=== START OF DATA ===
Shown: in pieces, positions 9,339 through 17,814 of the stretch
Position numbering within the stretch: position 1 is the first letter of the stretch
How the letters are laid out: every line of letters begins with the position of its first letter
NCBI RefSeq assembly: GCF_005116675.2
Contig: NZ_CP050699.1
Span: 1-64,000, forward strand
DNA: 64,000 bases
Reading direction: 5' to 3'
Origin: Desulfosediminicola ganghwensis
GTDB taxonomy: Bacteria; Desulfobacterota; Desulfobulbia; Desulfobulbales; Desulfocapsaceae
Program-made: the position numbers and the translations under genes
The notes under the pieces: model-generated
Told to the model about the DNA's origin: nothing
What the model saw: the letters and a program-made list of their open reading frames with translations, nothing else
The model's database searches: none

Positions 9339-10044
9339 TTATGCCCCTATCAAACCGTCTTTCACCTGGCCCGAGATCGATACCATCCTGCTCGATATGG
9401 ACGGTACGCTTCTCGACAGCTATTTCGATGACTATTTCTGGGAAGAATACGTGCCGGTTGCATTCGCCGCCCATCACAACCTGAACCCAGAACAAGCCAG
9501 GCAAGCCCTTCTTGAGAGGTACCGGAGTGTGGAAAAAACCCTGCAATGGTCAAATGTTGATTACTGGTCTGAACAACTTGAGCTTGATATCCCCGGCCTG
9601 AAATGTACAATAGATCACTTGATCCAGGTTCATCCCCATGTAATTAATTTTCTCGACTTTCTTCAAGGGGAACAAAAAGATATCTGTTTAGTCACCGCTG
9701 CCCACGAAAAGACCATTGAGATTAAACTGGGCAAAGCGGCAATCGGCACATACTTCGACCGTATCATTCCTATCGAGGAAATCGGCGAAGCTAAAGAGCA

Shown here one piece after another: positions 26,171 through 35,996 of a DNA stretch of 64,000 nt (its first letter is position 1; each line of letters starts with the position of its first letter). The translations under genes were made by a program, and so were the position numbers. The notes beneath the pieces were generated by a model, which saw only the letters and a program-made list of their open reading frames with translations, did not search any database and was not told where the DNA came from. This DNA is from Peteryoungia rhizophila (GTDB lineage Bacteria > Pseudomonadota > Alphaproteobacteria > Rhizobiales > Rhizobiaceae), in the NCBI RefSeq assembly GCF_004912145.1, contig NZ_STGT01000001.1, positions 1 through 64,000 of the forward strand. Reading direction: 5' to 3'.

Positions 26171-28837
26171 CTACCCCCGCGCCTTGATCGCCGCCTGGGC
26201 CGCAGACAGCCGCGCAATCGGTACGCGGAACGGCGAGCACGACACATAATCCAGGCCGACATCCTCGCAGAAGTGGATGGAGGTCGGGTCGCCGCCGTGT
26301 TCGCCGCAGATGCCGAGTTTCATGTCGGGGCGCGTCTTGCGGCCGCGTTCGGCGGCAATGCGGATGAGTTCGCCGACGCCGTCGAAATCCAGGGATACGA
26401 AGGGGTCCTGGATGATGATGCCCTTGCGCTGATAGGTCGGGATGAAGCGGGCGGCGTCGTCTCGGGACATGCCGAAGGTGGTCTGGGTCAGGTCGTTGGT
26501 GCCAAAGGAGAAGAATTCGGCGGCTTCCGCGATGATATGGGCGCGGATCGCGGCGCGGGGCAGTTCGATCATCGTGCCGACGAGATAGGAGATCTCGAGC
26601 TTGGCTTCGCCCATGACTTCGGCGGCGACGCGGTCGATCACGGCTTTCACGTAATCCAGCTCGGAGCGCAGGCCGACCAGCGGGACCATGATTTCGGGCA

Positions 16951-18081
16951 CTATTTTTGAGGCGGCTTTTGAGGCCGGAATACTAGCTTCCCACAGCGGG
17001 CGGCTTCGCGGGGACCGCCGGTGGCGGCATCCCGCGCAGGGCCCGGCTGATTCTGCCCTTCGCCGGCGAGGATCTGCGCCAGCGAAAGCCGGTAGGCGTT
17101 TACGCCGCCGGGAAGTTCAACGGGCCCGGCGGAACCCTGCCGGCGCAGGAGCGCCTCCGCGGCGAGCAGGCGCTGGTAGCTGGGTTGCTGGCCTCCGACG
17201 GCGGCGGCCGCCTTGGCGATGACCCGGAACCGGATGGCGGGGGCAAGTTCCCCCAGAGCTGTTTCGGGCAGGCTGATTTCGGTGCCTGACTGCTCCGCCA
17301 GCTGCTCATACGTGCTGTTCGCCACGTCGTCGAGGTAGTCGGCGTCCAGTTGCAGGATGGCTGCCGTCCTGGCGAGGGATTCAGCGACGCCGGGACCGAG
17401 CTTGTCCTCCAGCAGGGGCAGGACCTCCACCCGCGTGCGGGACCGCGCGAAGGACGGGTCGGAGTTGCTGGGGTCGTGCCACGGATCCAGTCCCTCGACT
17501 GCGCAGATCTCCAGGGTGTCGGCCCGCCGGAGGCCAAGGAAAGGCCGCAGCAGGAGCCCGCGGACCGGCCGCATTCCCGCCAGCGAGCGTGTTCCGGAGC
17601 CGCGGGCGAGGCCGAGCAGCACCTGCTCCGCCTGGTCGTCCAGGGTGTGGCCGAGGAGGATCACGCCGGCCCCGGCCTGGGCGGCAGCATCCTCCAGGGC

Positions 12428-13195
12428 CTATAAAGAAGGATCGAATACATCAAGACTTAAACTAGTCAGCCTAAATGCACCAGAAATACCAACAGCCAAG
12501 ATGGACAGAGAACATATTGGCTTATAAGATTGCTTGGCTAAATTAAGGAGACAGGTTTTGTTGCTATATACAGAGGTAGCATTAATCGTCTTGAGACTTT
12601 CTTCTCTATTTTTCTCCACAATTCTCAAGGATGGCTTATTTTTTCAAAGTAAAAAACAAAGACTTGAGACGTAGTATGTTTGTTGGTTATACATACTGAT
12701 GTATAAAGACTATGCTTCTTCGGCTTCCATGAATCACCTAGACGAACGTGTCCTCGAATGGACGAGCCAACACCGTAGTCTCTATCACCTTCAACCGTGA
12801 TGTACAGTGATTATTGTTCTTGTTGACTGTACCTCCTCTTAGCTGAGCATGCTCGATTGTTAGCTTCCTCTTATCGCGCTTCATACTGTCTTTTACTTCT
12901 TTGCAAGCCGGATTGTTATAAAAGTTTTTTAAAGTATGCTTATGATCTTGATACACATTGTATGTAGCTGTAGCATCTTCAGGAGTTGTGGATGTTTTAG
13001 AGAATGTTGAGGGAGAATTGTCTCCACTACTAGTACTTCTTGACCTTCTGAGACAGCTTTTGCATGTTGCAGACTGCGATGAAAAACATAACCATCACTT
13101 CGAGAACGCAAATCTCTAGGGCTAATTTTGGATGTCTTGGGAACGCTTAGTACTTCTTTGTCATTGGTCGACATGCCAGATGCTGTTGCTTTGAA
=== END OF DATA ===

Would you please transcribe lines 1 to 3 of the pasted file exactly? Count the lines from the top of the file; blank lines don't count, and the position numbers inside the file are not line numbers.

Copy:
Shown: in pieces, positions 9,339 through 17,814 of the stretch
Position numbering within the stretch: position 1 is the first letter of the stretch
How the letters are laid out: every line of letters begins with the position of its first letter